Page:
Yesterday, a student in my Bible-school English class did a presentation on "Open Theism," and the ideas reminded me of The Slaughterhouse Five, by Kurt Vonnegut. Open Theism, which is not a novel by Vonnegut, apparently argues for a special & potentially heretical way of viewing God's relationship to time. The classic conception, the one that Open Theism wants to reject, was displayed for us in a powerpoint picture: a two-dimensional line representing our experience of the past, present, and future, and then around it, beyond it, all-encirclingly: the all-knowing God. Despite having been taught this picture of the universe my whole life, seeing it actually graphed out made me laugh, and made me think of Vonnegut's novel -- Billy Pilgrim coming unloosed in time, and the extra-dimensional extraterrestrials who greet him. "I am a Tralfamadorian," says one to Billy, "seeing all time as you might see a stretch of the Rocky Mountains. All time is all time. It does not change. It does not lend itself to warnings or explanations. It simply is."
The Open Theists disagree. They don't suppose God to be very Tralfamadorian-like, though they don't deny God his omniscience. He does know everything that there is to know, everything that exists or has existed, but he doesn't know what doesn't exist yet-- i.e. the future. Which isn't to say he doesn't have an effect on what happens. He's big and powerful enough to make sure that what he wants to have happen will happen, kind of like when LeBron James says the Cavs will win the NBA championship this year. If King James says they're gonna win, you can be pretty darned sure they will. The dude's a monster. He can make it happen.
A few minutes ago, I ordered an iced americano, and by golly, I got it; but this isn't evidence supporting my own theological beliefs about time. A moment ago I wasn't drinking an iced americano, and now I am. I made it happen-- by the power of cash and suction, I made a way. But really, how did it happen, and why? I have no idea how to talk about it in a satisfactory way. Flesh and convention, language and motion, blah, blah.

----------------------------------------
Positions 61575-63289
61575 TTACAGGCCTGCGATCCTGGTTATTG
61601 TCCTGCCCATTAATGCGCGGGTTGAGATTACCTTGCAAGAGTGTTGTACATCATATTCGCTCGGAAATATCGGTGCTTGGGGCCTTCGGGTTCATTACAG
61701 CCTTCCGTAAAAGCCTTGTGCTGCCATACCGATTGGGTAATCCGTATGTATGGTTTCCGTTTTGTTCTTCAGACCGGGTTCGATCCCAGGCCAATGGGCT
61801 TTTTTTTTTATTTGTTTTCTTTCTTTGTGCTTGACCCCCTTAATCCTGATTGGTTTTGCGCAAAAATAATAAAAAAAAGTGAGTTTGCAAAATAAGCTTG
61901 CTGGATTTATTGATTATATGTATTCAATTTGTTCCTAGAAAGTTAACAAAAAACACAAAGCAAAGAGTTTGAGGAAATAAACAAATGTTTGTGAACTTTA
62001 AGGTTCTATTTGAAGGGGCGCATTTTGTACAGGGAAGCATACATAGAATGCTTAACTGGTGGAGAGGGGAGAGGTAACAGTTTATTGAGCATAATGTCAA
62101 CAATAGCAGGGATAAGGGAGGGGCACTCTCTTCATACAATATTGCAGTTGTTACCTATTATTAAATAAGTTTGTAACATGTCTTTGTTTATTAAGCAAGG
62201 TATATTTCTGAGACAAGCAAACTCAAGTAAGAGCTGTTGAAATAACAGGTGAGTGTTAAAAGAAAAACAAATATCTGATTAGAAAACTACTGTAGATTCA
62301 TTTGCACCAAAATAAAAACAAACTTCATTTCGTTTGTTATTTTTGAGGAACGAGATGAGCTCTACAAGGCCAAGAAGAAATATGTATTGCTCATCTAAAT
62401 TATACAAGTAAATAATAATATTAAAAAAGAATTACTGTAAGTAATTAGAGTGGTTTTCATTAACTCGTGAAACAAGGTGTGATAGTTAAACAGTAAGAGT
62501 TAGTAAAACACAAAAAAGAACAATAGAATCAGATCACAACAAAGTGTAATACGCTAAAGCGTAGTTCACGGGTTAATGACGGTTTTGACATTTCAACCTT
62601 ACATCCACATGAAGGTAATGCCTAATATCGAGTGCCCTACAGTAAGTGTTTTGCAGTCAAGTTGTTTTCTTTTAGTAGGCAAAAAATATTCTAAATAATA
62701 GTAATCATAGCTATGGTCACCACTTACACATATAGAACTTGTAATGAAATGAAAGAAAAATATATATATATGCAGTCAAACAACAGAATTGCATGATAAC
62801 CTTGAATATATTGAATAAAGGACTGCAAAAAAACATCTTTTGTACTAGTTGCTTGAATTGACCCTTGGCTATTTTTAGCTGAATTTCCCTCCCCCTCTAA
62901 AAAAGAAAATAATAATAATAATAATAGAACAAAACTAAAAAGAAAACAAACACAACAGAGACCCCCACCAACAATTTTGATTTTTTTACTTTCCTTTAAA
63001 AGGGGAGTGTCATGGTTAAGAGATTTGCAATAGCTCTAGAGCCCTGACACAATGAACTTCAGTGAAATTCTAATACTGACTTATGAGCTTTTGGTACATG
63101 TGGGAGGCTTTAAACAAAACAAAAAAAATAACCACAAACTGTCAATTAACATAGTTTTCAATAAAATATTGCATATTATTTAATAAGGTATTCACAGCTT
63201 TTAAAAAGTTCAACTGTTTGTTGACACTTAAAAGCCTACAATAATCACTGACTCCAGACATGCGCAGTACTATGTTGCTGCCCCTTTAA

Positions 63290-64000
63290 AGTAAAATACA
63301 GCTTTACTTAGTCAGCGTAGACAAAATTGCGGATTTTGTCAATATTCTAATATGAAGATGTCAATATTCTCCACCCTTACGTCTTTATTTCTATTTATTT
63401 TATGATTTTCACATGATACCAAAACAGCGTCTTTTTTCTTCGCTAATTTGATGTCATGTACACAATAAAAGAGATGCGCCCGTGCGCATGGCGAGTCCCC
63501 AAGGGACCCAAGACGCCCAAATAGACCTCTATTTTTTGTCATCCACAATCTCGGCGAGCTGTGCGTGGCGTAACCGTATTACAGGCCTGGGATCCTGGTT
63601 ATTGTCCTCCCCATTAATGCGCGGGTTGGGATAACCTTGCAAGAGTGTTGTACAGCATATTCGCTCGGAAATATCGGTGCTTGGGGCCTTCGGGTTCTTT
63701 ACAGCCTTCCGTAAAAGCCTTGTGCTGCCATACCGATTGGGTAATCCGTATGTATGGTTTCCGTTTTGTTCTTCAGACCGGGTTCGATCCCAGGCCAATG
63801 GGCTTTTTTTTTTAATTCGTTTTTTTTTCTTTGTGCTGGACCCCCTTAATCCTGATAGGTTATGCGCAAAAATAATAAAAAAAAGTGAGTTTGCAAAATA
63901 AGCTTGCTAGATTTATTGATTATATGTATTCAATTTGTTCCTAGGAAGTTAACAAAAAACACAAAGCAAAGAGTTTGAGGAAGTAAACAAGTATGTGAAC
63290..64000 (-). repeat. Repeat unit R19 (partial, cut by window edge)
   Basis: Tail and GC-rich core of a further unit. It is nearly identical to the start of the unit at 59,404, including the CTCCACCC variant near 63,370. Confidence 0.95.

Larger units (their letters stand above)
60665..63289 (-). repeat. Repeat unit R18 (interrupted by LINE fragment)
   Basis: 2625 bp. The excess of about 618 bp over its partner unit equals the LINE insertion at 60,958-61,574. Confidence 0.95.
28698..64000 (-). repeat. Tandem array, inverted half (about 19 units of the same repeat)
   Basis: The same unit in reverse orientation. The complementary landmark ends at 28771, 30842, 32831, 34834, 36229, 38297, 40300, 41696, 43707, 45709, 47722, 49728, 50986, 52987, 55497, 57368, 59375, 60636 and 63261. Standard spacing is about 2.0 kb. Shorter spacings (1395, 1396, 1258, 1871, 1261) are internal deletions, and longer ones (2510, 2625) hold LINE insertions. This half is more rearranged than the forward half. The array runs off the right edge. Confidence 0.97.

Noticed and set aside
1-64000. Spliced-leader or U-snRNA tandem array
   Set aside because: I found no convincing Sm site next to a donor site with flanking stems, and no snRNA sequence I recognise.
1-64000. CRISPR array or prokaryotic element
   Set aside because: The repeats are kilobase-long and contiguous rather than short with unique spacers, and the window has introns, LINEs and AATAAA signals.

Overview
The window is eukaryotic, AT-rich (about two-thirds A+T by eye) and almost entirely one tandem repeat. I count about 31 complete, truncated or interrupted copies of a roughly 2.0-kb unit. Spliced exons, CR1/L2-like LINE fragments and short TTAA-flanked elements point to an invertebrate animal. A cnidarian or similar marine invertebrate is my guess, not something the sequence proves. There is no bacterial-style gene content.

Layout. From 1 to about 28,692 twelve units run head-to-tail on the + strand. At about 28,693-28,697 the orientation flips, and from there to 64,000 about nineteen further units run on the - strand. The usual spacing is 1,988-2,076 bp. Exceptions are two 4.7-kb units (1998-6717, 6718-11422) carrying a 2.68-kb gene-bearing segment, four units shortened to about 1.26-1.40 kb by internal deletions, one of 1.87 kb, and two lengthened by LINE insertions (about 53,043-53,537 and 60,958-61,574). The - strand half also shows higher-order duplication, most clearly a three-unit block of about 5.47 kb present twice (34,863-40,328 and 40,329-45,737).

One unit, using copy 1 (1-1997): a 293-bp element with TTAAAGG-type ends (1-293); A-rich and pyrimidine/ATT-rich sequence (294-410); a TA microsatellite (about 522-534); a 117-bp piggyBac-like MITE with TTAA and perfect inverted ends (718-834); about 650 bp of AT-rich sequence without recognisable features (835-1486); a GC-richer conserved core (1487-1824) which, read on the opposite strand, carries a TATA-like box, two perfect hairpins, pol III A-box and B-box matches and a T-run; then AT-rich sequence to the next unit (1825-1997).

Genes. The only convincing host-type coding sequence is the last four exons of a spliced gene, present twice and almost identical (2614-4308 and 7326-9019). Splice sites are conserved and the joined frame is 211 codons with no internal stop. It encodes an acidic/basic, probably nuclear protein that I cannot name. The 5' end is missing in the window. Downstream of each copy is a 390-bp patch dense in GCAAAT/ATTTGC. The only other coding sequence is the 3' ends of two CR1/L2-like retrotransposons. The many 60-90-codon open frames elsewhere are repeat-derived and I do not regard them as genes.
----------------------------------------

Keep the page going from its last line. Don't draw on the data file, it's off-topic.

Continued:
The future doesn't seem to exist yet, but Einstein said some stuff once that countered that fact, and sounded pretty convincing, right? Or someone did. We are strange little creatures. We make assertions. We flail against the unknown. We tell each other what God says. We gather in little coffee shops and drink americanos, and watch the attractive lady who is standing in line, laughing annoyingly.
Another essai, another attempt, to voice alongside all of those who are voicing themselves and their assertions, something about existence. Something about the universe. My will is smaller than God's and LeBron's. My vision less keen than a tralfamadorian's. The only way I know to leap out of my own presence is to join the other humans in their little boats of meaning.
Here's a joke I heard once: God, Billy Pilgrim, and another guy take a boat ride into space. They ride the star-water waves, they tune their radio to pick up the song of Jupiter. They rock to it, they rock the boat. They make things happen. God says to Billy Pilgrim, "We making things happen." Billy smiles, and puts his arm around the other guy's shoulder, and says, "Let's keep this up forever, guys." Jupiter hums, deep space yawns spectacularly, and the other guy-- who is I, who is me-- quotes a passage from The Slaughterhouse Five, saying, "If what Billy Pilgrim learned from the Tralfamadorians is true, that we will all live forever, no matter how dead we may sometimes seem to be, I am not overjoyed. Still--if I am going to spend eternity visiting this moment and that, I'm grateful that so many of those moments are nice." Which makes God smile. Which, of course, makes new galaxies bloom brightly all around us, like fields of brilliant tulips.